CoE: Fighting antiziganism needed in Serbia

Obeležen Međunarodni dan Roma
Izvor: Beta/Milan Obradović

On the eve of April 8, the International Romani Day, Tobias Flessenkemper, the head of the Council of Europe (CoE) office in Belgrade, said on Wednesday the discrimination against Roma existed both in the European Union and Serbia, but that there were efforts to recognise their culture and contribution to the European civilisations.

„Roma become much more visible, and their voice is among the loudest from minorities in Europe,“ Flessenkemper said.

However, he added that „the antiziganism (hostility to Romani people) is a specific form of racism as defined by the European Commission against Racism and Intolerance (ECRI), and that it should be fought against.

Antiziganism (also antigypsyism, anti-Romanism, Romaphobia, or anti-Romani sentiment) is hostility, prejudice, discrimination, or racism directed at Romani people (Roma, Sinti, Iberian Kale, Welsh Kale, Finish Kale and Romanichal.

Sem Fabrizi, the head of the European Union Office in Serbia, said that „Roma community is the largest ethnic group in Europe, but is still discriminated and marginalised.“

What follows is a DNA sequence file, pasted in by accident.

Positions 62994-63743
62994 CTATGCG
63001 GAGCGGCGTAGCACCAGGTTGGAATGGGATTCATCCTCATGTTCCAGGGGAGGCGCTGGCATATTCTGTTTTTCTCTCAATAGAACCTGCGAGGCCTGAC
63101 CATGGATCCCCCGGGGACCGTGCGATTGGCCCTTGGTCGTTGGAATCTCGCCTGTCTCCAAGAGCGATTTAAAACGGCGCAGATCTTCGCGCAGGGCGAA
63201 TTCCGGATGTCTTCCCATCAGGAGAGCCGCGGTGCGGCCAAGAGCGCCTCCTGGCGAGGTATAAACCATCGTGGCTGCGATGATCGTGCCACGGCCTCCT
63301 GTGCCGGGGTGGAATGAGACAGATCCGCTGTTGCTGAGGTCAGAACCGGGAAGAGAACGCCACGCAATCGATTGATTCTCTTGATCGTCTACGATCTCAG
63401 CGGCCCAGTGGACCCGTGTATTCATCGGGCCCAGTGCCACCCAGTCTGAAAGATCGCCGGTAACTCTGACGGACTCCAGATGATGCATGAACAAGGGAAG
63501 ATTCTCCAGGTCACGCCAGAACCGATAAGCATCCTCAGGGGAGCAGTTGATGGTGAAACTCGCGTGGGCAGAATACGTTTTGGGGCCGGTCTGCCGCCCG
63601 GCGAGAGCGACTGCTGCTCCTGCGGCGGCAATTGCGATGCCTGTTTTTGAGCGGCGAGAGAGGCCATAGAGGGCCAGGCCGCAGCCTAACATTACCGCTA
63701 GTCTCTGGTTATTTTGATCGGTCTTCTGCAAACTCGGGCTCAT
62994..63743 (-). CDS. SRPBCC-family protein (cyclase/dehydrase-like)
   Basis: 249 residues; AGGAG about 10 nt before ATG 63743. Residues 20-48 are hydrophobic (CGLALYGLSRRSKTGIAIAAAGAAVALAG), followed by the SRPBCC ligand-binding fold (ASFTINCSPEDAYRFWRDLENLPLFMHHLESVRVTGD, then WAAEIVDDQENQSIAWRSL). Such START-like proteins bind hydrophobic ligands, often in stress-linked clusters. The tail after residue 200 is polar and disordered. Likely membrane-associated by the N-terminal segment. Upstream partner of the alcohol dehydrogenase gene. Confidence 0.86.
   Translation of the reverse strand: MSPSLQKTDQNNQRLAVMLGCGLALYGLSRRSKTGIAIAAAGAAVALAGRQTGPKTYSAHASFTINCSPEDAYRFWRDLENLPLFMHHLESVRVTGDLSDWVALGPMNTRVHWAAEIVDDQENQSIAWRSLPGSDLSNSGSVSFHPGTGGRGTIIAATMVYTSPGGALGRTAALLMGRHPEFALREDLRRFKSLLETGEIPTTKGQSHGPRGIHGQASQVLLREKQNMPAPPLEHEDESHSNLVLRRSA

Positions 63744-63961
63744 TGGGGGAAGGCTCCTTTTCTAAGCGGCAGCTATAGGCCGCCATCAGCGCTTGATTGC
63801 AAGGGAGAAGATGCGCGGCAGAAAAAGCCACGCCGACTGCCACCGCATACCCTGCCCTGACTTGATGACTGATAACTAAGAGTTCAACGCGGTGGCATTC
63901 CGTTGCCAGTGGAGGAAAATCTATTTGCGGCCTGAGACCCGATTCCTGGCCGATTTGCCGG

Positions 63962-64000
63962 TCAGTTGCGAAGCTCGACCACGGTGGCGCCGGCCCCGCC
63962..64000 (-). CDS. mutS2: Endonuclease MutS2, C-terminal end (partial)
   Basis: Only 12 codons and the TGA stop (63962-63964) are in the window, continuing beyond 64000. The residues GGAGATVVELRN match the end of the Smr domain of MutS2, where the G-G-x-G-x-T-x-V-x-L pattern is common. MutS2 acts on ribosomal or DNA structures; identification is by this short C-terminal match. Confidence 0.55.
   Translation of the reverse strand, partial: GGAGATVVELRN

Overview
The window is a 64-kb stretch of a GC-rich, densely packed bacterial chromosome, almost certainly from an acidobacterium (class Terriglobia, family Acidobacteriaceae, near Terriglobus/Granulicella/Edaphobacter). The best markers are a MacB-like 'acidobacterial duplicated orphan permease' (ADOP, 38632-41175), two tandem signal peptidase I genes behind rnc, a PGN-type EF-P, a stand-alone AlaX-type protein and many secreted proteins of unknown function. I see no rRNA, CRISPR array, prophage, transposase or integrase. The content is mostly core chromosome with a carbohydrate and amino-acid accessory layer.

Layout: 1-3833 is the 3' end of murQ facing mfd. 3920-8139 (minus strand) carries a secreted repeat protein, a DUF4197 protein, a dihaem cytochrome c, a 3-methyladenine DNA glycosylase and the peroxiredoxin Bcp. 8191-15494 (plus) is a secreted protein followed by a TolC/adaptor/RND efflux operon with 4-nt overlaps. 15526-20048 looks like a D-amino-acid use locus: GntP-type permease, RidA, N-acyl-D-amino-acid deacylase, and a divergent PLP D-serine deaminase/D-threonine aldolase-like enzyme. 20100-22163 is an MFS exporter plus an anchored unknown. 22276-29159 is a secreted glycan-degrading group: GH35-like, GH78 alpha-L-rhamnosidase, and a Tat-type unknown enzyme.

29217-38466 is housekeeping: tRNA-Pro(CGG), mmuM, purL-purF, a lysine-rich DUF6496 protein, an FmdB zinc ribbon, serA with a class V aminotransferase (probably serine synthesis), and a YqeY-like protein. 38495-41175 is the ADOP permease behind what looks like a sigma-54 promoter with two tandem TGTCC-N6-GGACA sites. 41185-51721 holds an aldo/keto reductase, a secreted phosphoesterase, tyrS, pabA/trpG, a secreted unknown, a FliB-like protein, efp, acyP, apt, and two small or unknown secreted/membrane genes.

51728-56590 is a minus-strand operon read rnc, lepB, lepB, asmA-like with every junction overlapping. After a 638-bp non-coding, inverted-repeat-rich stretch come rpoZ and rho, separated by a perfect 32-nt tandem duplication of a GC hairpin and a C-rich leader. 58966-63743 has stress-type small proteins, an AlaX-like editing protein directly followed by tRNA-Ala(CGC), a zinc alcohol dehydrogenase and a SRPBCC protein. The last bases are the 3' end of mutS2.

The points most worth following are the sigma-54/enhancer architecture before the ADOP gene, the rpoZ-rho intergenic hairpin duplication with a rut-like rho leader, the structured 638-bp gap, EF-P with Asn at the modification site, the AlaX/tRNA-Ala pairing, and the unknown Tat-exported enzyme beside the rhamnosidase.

He added that a similar problem existed in Serbia and that the EU stimulated the country to solve it by meeting conditions in several accession negotiations chapters.

„The EU is Serbia’s partner in this important process… and the bloc is the largest donor to the country for the promotion of Roma rights,“ Fabrizi said, adding that the EU had already given close to 30 million Euro for projects to empower Roma’s position.

Gordana Comic, Serbia’s Minister of Human and Minority Rights and Social Dialogue, said Roma’s education was crucial and that those educated should have secured jobs under equal conditions for all those who finished similar schools.

„You cannot ban prejudices, but you can bring laws to ban behaviour based on a prejudice,“ she said.